Six Rivers Project

The Six Rivers Project is currently developing many sustainable interventions. These include replanting trees and native vegetation to strengthen the rivers, creating salmon ladders to assist access to breeding grounds, introducing fish upstream to expand existing breeding territory, and researching the life cycle of North Atlantic salmon in order to better understand how to protect it.

A passionate fly fisherman, INEOS Chairman Sir Jim Ratcliffe became aware over several years of Icelandic fishing trips of the dire challenges facing wild Atlantic salmon, whose population has collapsed over recent years. While responsible sport fishing requires all caught fish to be released carefully back to the river and river populations to be carefully monitored, excessive salmon fishing is one factor compromising the survival of the species. 

Wild salmon go through an incredible journey to survive and reproduce- the scale of its journey across the Atlantic and up some of the world’s most intimidating rivers is scarcely believable. It survives in seawater and freshwater. It evades all manner of hungry predators at sea from seals and dolphins to sharks, only to arrive in the rivers to be confronted by rapids, waterfalls and rocks, but still manages to make its way upstream to breed. 

Iceland remains a rare haven for wild Atlantic salmon populations, and is home to some of the best fly fishing in the world. And while little beyond lobbying international authorities can be done to prevent the overfishing at sea of wild salmon, there is promising scope for protecting its most valuable habitats and nurturing population growth. 

Strengur Angling Club in the remote north east of Iceland has long recognised the importance of preserving salmon stocks. It has been diligently monitoring the rivers, their fish stocks, the quality and use of land over many hundreds of square kilometres surrounding its network of rivers in partnership with the Icelandic Environmental Agency. But when funding limited further progress, Sir Jim stepped in to support the development of an enterprising conservation model.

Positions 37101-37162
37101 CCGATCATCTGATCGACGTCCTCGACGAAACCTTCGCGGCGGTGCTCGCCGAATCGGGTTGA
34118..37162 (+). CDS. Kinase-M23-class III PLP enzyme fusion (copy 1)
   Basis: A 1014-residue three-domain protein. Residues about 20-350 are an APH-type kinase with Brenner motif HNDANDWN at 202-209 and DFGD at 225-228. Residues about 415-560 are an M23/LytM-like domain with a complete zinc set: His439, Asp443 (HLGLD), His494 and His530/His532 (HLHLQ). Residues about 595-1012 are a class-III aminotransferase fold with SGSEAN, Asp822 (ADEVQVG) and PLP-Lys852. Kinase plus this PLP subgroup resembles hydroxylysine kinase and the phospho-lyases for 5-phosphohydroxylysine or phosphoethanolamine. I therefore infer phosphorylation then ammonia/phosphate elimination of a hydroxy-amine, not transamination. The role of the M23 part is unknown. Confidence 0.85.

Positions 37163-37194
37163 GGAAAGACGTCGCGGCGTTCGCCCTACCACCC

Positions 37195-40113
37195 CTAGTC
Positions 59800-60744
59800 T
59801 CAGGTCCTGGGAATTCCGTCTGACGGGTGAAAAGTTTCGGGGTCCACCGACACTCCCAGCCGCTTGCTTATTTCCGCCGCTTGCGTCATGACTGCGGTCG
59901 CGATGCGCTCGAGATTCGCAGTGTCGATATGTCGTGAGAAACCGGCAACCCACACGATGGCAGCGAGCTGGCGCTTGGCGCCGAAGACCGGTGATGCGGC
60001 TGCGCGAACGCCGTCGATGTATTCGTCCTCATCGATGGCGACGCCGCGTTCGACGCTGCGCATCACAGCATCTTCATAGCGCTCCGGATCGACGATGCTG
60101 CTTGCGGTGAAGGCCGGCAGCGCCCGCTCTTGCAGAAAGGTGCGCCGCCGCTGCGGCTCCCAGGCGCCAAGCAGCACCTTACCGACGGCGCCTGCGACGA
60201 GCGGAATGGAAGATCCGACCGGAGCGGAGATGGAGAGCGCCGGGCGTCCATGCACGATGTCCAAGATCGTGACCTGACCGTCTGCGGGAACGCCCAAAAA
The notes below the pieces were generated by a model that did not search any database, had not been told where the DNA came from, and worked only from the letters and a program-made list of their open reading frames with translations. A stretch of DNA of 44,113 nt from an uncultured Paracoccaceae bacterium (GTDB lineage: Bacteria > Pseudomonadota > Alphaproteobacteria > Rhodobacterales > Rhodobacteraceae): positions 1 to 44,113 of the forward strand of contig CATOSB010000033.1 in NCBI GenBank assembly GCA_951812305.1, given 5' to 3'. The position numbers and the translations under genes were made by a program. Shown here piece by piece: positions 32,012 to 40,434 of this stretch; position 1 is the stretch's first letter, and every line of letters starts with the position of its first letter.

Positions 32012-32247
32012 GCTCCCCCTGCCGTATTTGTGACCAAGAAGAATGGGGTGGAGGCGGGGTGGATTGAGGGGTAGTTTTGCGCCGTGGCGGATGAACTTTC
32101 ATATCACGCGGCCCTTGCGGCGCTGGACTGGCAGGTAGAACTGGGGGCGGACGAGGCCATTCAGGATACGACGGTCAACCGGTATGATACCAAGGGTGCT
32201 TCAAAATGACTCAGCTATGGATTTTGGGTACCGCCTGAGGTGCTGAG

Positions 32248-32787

In a country where foreigners are prevented from purchasing significant stretches of land, Sir Jim has collaborated with the local community to invest in farms around several key river systems- including buying 70% of Grímsstaðir á fjöllum, a vast Icelandic estate which includes the headwaters of some of the most pristine salmon rivers in Iceland. The Six Rivers Project was formally launched in 2019 as an acceleration and development of previous conservation work.

Together Jim and his Strengur partners Gisli Asgeirsson and Johannes Kristinsson plan to work with locals to encourage farming in harmony with the rivers. They are developing a sustainable business offering the most exciting salmon fishing and some of the most progressive conservation in the world. “When you wrap a top-quality business around the fishing experience, the wild Atlantic salmon becomes a high-value asset,” said Jim. “Conserving it is therefore vital, and Strengur is at the forefront of this conservation work.”

Sports fishing brings in a good income. “It also provides a supplementary income for the local farms and, more importantly, will fund more conservation work on the rivers,” said Jim. “If we work closely with farmers and local communities, we can build something sustainable and environmentally sound.” 

The Six Rivers Project is currently developing many sustainable interventions including the replanting of trees and native vegetation to strengthen the rivers. Also the creation of salmon ladders to assist access to breeding grounds, introducing fish upstream to expand existing breeding territory, and researching the life cycle of North Atlantic salmon in order to better understand how to protect it.

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This research is being coordinated by INEOS, with the Marine and Freshwater Research Institute and Imperial College London providing advanced field knowledge and ecological modelling respectively. A PhD student from each institution is working on the project full-time. Findings will be published as academic papers as they become available, and will inform the ongoing conservation practices in the area.  

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